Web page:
Brooke Goodspeed understands that not all families have the freedom or opportunity to enjoy public outings and open spaces. Goodspeed, who has a son diagnosed with Down syndrome and on the autism spectrum, knows that it can be an uncomfortable situation to be stared at, whispered about – which oftentimes forces an end to a family outing.
Instead of lamenting what she and her family, and other families miss out on, Goodspeed took matters into her own hands and opened a coffee shop in Narberth committed to accepting everyone, especially those people with special needs, writes Erin McCarthy for philly.com.
“I wanted to build a place where we could all go together,” she said as she sat in the middle of the cafe on a bustling weekday morning. “People feel comfortable coming here.”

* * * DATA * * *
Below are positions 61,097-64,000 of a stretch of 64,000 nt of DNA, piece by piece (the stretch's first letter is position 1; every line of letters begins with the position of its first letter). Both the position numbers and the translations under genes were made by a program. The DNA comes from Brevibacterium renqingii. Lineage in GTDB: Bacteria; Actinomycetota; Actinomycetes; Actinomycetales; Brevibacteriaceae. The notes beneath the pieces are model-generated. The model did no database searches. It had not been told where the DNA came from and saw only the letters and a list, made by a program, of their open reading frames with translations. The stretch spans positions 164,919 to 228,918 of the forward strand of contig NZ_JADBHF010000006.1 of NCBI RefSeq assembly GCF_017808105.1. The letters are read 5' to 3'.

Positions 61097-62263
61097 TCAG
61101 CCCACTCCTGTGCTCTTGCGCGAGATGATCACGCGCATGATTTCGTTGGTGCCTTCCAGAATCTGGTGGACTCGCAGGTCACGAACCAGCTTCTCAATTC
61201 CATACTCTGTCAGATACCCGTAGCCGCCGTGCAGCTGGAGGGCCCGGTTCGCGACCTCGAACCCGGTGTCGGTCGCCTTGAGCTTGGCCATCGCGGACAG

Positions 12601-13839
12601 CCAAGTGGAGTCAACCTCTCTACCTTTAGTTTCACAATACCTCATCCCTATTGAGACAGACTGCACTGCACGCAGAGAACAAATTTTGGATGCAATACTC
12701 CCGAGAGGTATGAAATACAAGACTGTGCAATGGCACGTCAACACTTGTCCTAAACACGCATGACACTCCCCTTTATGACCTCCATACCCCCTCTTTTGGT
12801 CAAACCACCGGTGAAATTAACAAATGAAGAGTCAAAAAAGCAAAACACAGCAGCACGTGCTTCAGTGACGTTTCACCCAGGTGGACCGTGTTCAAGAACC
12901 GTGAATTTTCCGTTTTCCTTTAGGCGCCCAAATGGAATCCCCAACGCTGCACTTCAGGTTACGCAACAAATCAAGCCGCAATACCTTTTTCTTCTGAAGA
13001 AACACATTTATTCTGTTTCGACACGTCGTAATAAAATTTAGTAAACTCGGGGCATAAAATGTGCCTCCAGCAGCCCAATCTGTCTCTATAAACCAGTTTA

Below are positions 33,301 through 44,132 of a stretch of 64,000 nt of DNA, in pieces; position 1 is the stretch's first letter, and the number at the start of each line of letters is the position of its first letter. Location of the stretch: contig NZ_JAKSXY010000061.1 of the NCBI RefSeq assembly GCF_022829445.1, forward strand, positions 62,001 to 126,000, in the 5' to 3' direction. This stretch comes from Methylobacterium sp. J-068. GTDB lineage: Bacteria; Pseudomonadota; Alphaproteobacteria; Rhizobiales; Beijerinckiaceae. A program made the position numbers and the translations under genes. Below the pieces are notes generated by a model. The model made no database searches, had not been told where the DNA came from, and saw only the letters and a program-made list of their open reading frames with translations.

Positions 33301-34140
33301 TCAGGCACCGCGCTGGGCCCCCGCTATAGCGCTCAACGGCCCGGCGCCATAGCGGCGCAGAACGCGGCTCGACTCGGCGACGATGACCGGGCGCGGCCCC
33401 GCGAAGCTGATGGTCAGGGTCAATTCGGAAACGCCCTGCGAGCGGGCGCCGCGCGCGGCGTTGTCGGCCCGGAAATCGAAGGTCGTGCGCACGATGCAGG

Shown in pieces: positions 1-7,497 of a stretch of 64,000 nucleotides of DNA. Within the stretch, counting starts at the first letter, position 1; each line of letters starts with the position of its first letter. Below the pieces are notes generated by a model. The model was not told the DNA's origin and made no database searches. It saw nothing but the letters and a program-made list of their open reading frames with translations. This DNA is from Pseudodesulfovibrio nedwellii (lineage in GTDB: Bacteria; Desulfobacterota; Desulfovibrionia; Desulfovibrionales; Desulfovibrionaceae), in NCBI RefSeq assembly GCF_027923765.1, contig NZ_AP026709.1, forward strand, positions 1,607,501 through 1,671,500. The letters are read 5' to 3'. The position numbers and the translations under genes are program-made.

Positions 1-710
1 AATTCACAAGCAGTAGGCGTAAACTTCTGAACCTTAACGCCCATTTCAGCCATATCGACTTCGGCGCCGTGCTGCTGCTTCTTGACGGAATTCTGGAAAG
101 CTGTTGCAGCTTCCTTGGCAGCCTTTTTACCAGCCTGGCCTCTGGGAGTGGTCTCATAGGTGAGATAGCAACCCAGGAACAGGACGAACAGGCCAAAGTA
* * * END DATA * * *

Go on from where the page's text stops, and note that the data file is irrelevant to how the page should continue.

Goodspeed, 41, of a Wynnewood, and a modest team opened GET cafe — named after her nonprofit, Great Expectations Together — on Valentine’s Day. Not only do their profits go toward camps, classes, and other support for people with special needs (and their parents), she said, but they also employ 16 people with various disabilities.
On a national level, about 36 percent of people with disabilities are employed, compared to 77 percent of people without disabilities, according to the 2018 Annual Report on People with Disabilities in America. If they are employed, national and state laws (including in Pennsylvania) allow for employees with disabilities to be paid less than minimum wage — sometimes as little as $1 an hour.
Goodspeed said her employees are paid $10 an hour because, she said paying employees a fair wage is as important as teaching them life skills.
“It’s a lot more than just learning how to do a job,” she said.
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